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Format: Paperback, 95pp
Pub. Date: April 1998
Publisher: Ti Chih Ch'u Pan She
A review by Kalamu ya Salaam
This is a brave little book of poetry. Like how you stand up to the bully, knowing you going toget knocked down, or how you swallow the bile of macho conditioning and go back to that woman's door, knock, and apologize for trying to act like something somebody told you you should act like when dealing with a woman even though it meant hurting her and worse maiming the soft stuff inside yourself without which you're nothing but a shell, might as well be a machine or a block of wood, awww, believe me, baby, I'm sorry! This is that kind of book of poetry.
Mr. Weaver could have written a more thoughtful autobiography, a book full of rationalizations and witty insights; could have written a tuxedo of words to make himself look better than he does standing here in his birthday suit relaying the nakedness of emotional moments between him and the women who shared his life. Just like only a fool preaches to a lover during intimate encounters, so Mr. Weaver saves the big words, the highfalutin' phrases, the oh so intelligent insights for another time -- right now is the golden time when a few words speak volumes.
The book is divided into five sections named for five women: "Bessie" his mother, "Eleanora" his first wife, "Ronetta" his second wife, "Aissatou" his third wife, and "Mizan" his current companion/friend. You get the idea, I'm sure. And, in case you don't, there's a page at the back of the book which specifies the terms of each endearment.
What unavoidably emerges from Talisman is an emotional x-ray of Afaa Michael Weaver the man: a Baltimore born, working class Black man, whose rise up the ivory towers of academe was no high school to college to professorship idyllic trip, but instead his rise consisted of twists, turns and more than a handful of tumultuous scraps with ironies, marital disasters, bad choices resulting in tragedies, and also a fair share of humorous encounters which lighten burdens that might otherwise be too troubling to tote.
After reading Talisman, I am sure that no one will accuse Mr. Weaver of being the fastest learner in the world nor the most prescient observer of the ways of womankind. Once or twice he is so wrong you've got to wonder: is he serious? E.g. in a poem entitled "BLESSING OF A MAN" in his mother's section of the book, Weaver relays a risquC stunt his mother pulled to one up a macho-braggadocios cousin and the impact his mother's trick had on him:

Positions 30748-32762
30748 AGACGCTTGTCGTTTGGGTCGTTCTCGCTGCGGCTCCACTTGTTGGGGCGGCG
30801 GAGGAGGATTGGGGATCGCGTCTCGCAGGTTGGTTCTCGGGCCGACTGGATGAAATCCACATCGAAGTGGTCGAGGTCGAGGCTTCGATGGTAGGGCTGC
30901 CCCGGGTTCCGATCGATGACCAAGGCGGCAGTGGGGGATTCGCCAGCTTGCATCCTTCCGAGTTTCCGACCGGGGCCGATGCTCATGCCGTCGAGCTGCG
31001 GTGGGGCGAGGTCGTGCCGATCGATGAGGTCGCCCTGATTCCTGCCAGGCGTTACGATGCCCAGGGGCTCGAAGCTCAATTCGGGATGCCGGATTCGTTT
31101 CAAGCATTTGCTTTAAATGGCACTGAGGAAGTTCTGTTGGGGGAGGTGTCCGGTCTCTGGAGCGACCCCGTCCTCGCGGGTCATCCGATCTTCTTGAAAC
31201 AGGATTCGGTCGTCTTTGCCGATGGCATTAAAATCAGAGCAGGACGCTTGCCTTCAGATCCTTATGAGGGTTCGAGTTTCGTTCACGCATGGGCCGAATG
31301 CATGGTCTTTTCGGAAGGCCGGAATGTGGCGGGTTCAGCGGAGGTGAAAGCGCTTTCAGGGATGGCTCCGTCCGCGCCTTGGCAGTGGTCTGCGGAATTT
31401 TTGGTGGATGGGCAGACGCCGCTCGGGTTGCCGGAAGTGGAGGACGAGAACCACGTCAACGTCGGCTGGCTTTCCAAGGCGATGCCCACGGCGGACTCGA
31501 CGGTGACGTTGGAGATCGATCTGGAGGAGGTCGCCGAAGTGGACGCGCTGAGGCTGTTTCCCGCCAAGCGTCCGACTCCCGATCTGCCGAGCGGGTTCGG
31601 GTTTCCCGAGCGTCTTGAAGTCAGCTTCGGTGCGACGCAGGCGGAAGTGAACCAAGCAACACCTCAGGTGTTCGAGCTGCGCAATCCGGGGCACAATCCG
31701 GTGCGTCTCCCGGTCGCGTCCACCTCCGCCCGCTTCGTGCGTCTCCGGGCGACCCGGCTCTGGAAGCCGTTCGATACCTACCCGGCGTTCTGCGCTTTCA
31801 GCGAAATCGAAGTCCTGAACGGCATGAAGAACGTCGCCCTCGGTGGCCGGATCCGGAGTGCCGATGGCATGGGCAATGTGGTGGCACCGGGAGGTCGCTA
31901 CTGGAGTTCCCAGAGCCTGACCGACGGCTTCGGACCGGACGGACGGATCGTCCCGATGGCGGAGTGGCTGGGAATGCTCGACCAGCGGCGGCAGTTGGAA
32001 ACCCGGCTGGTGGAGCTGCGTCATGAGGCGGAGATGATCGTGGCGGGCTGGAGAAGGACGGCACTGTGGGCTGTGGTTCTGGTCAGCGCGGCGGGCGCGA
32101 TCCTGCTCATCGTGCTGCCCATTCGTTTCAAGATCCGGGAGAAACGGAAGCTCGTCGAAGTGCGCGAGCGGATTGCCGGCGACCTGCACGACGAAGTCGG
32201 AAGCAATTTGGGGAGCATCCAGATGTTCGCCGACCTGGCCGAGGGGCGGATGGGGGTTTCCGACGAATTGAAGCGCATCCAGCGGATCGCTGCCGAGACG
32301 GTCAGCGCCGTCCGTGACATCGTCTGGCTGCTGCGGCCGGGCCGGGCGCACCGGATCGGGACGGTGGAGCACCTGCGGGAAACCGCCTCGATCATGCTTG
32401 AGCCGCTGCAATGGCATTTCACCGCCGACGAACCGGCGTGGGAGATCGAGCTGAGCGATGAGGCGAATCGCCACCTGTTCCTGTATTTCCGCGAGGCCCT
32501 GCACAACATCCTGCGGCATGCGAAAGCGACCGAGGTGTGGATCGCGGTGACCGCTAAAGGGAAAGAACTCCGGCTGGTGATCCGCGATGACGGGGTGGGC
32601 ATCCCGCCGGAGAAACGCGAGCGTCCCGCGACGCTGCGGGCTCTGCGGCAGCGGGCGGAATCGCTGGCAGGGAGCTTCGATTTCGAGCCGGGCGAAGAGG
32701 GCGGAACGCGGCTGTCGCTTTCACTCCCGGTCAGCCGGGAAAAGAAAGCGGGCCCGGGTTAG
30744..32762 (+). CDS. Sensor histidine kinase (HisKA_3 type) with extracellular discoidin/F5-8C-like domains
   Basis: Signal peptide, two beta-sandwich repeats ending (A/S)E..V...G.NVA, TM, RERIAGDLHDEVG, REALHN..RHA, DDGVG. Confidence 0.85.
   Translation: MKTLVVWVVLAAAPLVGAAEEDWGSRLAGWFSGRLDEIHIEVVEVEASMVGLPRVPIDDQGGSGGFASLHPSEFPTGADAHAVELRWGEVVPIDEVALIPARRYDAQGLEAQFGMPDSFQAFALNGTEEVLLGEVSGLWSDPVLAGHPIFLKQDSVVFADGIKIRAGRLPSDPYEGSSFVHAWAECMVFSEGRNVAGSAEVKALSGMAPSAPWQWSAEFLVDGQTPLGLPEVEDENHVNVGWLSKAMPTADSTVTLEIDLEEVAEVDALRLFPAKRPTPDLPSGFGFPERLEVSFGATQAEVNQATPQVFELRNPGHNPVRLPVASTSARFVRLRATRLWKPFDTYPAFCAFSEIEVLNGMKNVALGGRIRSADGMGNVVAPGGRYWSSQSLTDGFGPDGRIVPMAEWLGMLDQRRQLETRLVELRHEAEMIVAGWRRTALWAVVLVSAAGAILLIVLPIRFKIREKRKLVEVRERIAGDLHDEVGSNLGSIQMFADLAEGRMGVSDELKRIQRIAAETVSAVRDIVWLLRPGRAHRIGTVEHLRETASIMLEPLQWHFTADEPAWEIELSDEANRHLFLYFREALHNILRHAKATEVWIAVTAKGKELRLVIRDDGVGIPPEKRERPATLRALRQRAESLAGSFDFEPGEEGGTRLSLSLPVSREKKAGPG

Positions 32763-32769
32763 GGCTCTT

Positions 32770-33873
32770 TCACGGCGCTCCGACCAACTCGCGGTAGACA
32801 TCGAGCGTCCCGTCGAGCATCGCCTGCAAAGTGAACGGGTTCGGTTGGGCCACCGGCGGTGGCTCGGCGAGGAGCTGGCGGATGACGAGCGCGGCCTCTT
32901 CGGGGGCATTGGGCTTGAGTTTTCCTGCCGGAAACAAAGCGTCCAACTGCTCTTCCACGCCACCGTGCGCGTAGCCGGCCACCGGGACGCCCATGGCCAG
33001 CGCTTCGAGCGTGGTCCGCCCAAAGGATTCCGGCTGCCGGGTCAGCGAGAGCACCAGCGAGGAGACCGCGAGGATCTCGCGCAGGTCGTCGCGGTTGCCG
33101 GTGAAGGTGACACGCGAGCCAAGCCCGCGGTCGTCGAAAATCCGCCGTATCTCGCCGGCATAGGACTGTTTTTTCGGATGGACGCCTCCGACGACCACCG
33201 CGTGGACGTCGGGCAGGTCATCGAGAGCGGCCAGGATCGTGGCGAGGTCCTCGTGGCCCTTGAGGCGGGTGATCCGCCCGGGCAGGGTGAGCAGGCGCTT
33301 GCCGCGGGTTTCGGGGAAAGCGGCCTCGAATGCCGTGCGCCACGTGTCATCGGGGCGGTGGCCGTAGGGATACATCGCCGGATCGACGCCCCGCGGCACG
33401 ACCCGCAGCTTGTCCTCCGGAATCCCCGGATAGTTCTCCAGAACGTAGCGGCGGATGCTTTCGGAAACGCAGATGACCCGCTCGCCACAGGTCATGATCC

Well, really? Do you really believe that a long-lasting erection is the key to sexually satisfying a woman? While I (and others) might disagree with some of Weaver's conclusions, there can be no disagreement that he is candid and forthcoming in describing realities whose importance the majority of us deny simply by declining to discuss what we be thinking, how we be feeling when we are in the grip of deep currents of feelings.
Weaver does not avoid the hard and harsh midnight moments at the crossroads. Moreover, Weaver's reminiscences are not necessarily generated by one-on-one sexual intimacies, but rather he has searched deep and surfaces momentous observations which arise out of a wide variety of chance encounters obfuscated by ignorance and/or innocent childhood misconceptions comic in their implications.
A poem for his "baby sister" Michele who "used to get / her baths on the kitchen sink." accurately illustrates how deeply Weaver has probed the inner recesses of his psychological profile in painting these portraits of a man becoming himself.
What Talisman has in abundance is the blunt honesty of the Black working class in describing the personal. This is not your typical academic "confessional poetry" whose denouement invariably includes some momentous revelations or changes in personal direction. There are no closets from which Weaver is emerging, nor any sealed boxes containing horrendous secrets. Instead, what we are presented, is just the raw facts of life laid on the table before you in all their contradictory, contrary and often confusing particulars.
Although this is intellectual reflection after the fact, it is written as straightforward description often brutal in its self-honesty. Check the ending of a painful poem entitled "MAMA'S HOODLUM":
Or check the celebration of conquest implicit in a post-coitus psalm called "SIN, 1969" which opens with the line "It was better / than anything I had /ever done in / my whole life.":
This is a book of fire and rain, the electricity of love carouses all up through here, but there is also the terror of what to do when all the lights are gone.
This is a dangerous little book not because of its intellectual rigor (a criteria males typically too often use to justify evading our emotional shadows by sticking to the artificial spotlight of rational thoughts rendered as substitutes for real feelings). This is a dangerous book not because Weaver's is right on in what he thinks, but rather Talisman is dangerous because Weaver is so honest in revealing what he feels. Such honesty is contagious.
When you read this book, especially if you are a male over thirty, you will unavoidably find yourself comparing Weaver's movement to your own life, your own relationships with the women who have mattered in shaping your manhood. Like I said, this is a dangerous little book. Indeed, anything that can inspire men to honestly look at their relationships with women is undoubtedly and welcomingly dangerous.